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Lead Scavengers

Lead scavengers, such as Ethylene dibromide (EDB) and 1,2-dichloroethane (1,2-DCA), were additives to leaded gasoline until the late 1980s. Recent study has shown that these compounds may persist in the environment and affect drinking water supplies. The regulations for lead scavengers may be evolving and environmental professionals performing Phase I and II Environmental Site Assessments should beware.

Lead scavengers have had uses other than gasoline. For examples, the common lead scavenger, EDB, was used as a soil fumigant. EDB was widely used as an agricultural fumigant and was banned in 1983 and 1,2-DCA is still used as an industrial solvent. Both of these lead scavengers have federal Maximum Concentration Limits (MCLs) in drinking water; for EDB the MCL is 0.05 parts per billion (ppb), and for 1,2-DCA it is 5.0 ppb.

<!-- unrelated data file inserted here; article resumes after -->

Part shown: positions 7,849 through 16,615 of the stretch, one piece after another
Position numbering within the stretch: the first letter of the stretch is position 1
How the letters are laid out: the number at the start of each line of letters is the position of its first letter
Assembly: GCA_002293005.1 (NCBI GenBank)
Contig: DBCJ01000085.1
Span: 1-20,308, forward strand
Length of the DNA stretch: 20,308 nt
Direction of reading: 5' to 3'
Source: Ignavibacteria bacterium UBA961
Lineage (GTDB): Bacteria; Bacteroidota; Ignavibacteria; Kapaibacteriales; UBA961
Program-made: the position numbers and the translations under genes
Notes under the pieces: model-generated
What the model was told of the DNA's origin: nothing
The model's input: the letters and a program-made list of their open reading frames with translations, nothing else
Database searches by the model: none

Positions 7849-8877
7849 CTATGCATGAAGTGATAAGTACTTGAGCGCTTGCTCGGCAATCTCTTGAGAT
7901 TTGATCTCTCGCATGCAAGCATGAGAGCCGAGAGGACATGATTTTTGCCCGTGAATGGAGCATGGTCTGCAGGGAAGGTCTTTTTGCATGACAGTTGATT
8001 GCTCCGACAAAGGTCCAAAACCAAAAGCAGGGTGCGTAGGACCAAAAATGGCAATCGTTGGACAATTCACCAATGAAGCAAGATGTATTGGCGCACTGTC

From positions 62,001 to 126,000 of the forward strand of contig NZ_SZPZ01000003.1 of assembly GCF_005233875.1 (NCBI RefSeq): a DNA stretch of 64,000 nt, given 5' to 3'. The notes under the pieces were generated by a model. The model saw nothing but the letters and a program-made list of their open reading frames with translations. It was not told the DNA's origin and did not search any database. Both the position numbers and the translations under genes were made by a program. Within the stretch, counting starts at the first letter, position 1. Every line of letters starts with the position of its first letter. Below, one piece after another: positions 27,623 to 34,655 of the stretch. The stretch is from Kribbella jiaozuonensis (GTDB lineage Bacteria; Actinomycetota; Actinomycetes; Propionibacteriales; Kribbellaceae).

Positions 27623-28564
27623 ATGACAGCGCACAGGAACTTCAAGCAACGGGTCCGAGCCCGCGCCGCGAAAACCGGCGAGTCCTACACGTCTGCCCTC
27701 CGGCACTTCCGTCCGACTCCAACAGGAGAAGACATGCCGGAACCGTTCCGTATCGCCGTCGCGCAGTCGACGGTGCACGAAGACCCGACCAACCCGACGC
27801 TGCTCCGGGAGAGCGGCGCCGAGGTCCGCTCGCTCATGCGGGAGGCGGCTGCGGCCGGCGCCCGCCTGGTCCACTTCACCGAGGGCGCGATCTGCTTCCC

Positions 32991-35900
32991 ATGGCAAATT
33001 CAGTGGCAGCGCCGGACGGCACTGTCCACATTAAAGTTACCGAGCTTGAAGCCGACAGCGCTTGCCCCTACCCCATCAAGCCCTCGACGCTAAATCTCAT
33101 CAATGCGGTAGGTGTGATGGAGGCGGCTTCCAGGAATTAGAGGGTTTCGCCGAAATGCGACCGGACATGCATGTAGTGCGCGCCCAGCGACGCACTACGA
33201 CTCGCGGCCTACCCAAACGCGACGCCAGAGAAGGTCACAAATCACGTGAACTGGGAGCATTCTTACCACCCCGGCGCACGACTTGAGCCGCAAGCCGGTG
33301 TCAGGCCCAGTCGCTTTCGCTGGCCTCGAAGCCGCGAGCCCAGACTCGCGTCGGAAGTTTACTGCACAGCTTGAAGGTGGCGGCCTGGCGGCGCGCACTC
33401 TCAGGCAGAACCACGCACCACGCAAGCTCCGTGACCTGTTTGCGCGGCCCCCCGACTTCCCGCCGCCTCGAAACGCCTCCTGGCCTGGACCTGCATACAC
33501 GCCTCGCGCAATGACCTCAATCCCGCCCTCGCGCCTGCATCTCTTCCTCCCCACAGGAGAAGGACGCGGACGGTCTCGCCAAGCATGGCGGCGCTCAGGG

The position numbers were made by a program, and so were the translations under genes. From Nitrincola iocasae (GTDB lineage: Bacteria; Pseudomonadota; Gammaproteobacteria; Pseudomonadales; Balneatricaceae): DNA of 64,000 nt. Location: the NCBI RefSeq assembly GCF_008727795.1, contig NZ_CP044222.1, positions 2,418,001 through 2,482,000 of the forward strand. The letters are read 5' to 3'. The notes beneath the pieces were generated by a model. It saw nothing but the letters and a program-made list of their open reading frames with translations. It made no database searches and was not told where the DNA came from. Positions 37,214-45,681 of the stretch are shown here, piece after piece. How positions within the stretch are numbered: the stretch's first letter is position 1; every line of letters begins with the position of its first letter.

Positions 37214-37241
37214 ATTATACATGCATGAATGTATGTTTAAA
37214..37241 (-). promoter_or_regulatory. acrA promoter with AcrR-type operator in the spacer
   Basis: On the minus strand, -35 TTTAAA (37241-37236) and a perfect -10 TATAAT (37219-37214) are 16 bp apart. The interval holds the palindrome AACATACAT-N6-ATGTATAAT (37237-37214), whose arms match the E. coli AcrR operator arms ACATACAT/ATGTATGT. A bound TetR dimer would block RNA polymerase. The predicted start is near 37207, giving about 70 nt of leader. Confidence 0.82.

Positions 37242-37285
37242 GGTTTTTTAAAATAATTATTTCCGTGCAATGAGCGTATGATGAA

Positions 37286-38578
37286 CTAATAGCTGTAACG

Leaded fuel with lead scavengers is still used in some fuels—auto racing fuel and aviation fuel. The EPA is currently working with states to determine the size of the lead scavengers problem.

Phase 2 Environmental Reports and soil and groundwater testing at fuel storage or underground storage tank sites should include testing for lead scavengers.
After lead scavengers were phased out of leaded gasoline, the hope was that that lead scavengers present in the ground and groundwater as a result of leaking underground storage tanks would degrade and dissipate or degrade. Recent data indicates that lead scavengers may persist for long periods of time in the groundwater.

Posted in Environmental Due Diligence, Environmental Soil Testing, Phase I Environmental Site Assessments.

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